- The Swift Creek Trail
- Milk Lake in the late evening.
- The meadows northwest of Milk Lake. South Kings Peak is visible in the distance.
- The Yellowstone Creek Trail.
- Upper Swift Creek basin
- Bluebell Pass as seen from upper Swift Creek.
- Farmers Lake as seen from the top of Bluebell Pass.
- Looking west into the Yellowstone drainage from near the top of Bluebell Pass.
- The meadows west of Milk Lake.
- The trail junction near Milk Lake
- Milk Lake
- The old dam on the west end of Milk Lake.
If solitude is what you seek look no further than Milk Lake. Located deep in the High Uintas Wilderness this little gem is far off the beaten path for most backcountry travelers. The hike to Milk Lake requires multiple days to complete and is only suitable for adults in excellent physical condition with above average backcountry navigation skills. This hike is not recommended for children.
The best trailhead for accessing Milk Lake is the Swift Creek Trailhead (40.601291,-110.347587) located near the confluence of Yellowstone Creek and Swift Creek, approximately 30 miles north of Duchesne, Utah. Access is on a combination of paved and gravel roads and should be passable to most passenger vehicles under normal conditions.
- From Duchesne, take SR 87 north for approximately 15.6 miles to the signed turnoff to Moon Lake at 21000 West.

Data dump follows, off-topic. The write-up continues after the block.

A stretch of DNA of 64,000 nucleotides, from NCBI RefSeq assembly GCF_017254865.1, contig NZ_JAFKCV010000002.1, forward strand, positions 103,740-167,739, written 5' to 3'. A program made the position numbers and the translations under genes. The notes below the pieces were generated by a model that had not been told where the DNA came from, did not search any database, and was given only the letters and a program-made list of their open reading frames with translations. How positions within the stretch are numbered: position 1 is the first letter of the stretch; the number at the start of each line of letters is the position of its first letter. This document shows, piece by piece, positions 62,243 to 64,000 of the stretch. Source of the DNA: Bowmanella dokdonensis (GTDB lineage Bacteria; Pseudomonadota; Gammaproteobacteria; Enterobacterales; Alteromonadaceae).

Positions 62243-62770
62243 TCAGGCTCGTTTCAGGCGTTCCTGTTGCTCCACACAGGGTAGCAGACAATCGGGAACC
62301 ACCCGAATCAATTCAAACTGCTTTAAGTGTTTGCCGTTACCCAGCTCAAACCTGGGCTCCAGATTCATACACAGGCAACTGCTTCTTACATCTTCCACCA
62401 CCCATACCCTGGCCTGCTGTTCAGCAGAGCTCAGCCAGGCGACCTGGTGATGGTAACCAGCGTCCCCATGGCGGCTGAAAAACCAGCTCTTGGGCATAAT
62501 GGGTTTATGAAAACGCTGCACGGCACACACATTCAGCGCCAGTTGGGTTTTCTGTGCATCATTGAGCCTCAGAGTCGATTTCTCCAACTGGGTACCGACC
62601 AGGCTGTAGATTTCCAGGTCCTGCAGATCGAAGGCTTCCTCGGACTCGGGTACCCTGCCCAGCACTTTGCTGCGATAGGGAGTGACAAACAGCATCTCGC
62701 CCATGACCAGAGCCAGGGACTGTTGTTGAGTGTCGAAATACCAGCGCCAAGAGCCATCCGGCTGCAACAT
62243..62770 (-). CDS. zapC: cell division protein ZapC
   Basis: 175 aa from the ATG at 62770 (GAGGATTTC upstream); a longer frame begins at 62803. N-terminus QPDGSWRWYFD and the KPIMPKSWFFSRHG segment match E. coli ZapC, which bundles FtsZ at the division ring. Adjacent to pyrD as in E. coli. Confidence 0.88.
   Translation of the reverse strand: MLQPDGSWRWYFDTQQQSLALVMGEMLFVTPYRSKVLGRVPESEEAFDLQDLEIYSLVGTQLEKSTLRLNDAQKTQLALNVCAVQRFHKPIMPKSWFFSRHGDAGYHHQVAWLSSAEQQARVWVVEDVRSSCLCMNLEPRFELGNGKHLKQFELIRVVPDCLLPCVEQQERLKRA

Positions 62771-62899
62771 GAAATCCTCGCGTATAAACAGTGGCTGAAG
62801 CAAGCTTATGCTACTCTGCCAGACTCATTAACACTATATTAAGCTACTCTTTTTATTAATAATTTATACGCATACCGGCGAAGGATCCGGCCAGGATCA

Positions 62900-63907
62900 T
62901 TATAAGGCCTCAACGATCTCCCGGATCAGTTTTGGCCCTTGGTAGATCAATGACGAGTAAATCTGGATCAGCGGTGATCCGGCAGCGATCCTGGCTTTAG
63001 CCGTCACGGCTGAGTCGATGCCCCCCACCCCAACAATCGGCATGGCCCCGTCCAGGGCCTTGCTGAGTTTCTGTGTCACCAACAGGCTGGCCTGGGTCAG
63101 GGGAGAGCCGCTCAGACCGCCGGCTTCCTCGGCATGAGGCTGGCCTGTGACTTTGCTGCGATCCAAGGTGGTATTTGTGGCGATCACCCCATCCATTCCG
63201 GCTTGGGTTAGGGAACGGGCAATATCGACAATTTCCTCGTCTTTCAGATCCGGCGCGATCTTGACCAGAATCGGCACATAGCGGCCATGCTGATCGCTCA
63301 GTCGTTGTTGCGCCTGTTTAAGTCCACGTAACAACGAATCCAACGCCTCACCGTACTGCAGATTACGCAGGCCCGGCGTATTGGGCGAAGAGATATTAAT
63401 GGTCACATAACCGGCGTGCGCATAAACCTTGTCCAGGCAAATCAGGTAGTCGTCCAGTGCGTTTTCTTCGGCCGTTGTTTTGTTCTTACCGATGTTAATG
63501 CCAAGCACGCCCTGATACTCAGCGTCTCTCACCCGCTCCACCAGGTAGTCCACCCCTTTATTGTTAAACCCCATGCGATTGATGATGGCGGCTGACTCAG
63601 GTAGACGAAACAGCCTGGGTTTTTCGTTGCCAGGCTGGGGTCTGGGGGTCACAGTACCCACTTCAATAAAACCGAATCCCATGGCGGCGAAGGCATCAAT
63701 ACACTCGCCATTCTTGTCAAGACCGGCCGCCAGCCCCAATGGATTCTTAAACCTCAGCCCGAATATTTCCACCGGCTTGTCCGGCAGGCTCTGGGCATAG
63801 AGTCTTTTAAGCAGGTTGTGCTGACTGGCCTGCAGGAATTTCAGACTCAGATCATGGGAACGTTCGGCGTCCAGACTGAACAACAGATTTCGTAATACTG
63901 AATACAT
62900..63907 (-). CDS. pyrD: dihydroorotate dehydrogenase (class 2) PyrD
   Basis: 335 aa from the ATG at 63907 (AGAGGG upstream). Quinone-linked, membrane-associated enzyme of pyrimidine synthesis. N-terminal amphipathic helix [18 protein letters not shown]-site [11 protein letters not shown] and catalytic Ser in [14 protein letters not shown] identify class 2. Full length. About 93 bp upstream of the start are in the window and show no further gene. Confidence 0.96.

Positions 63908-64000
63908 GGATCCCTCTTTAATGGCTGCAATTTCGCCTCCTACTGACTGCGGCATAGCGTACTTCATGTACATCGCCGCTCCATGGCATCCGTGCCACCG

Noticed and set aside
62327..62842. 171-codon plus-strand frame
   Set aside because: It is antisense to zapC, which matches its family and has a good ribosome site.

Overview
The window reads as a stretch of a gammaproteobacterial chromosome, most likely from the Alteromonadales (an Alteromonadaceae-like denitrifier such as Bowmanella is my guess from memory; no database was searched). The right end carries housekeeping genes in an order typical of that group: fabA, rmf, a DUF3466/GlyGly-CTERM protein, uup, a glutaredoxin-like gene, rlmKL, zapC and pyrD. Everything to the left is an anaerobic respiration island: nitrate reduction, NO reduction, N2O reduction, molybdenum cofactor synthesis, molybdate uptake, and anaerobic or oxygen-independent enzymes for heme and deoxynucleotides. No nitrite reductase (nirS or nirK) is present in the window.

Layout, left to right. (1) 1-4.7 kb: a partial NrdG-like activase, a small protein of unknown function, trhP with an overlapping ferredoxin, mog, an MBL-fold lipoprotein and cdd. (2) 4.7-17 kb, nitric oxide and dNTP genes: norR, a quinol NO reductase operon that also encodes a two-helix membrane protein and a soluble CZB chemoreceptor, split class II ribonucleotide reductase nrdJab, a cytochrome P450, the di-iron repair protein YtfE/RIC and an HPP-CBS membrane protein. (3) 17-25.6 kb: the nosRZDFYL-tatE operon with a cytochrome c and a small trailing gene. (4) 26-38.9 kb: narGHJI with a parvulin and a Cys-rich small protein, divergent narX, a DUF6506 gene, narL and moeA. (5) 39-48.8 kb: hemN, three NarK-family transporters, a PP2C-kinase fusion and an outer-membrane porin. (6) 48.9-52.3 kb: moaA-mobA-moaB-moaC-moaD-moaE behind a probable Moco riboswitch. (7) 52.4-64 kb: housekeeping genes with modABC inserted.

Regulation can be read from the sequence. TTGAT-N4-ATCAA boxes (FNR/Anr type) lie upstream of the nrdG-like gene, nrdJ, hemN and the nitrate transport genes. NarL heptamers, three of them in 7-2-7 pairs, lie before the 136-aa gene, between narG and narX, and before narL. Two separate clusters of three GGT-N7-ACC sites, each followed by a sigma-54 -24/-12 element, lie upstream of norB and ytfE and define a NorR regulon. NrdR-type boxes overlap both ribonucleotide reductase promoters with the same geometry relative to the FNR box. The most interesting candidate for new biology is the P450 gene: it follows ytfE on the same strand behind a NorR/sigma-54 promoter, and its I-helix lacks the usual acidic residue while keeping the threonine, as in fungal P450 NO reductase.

- Follow 21000 West towards Moon Lake for approximately 8 miles before turning right onto a dirt road.
- This short road crosses the Lake Fork River and connects to the Yellowstone Road on the other side. Turn left onto the Yellowstone Road and continue approximately 11.2 miles to the Swift Creek Campground and Trailhead.
There are pit toilets and a campground at the trailhead. There is also primitive camping in the vicinity.
- Most of this hike is within the boundaries of the High Uintas Wilderness.
- No motor vehicles or bicycles.
- Campsites must be at least 200 feet from water sources, trails, and other occupied campsites.
- Group size must not exceed 14 people and 15 head of stock.
- Pack out what you pack in.
- Only human waste can be buried. Bury it in a 6” deep cat hole.
- Campfires are allowed in most areas but are restricted within ¼ mile of many lakes, including all lakes in the upper Swift Creek drainage. Seasonal restrictions may also be in place. Before heading out, check with the US Forest Service for the most up to date rules and regulations.
- Avoid crossing high, exposed areas, such as Bluebell Pass, if weather is threatening. Afternoon thunderstorms are an almost daily occurrence in the summertime and can roll in with little notice. Plan to travel early in the day and allow extra time to wait out storms as necessary. Lightning is the number one weather-related killer in the state of Utah and should be taken seriously.
- This hike requires multiple days to complete and is only suitable for adults in excellent physical condition with above average backcountry navigation skills. This hike is not recommended for children.
This trail guide is provided by Backcountry Post.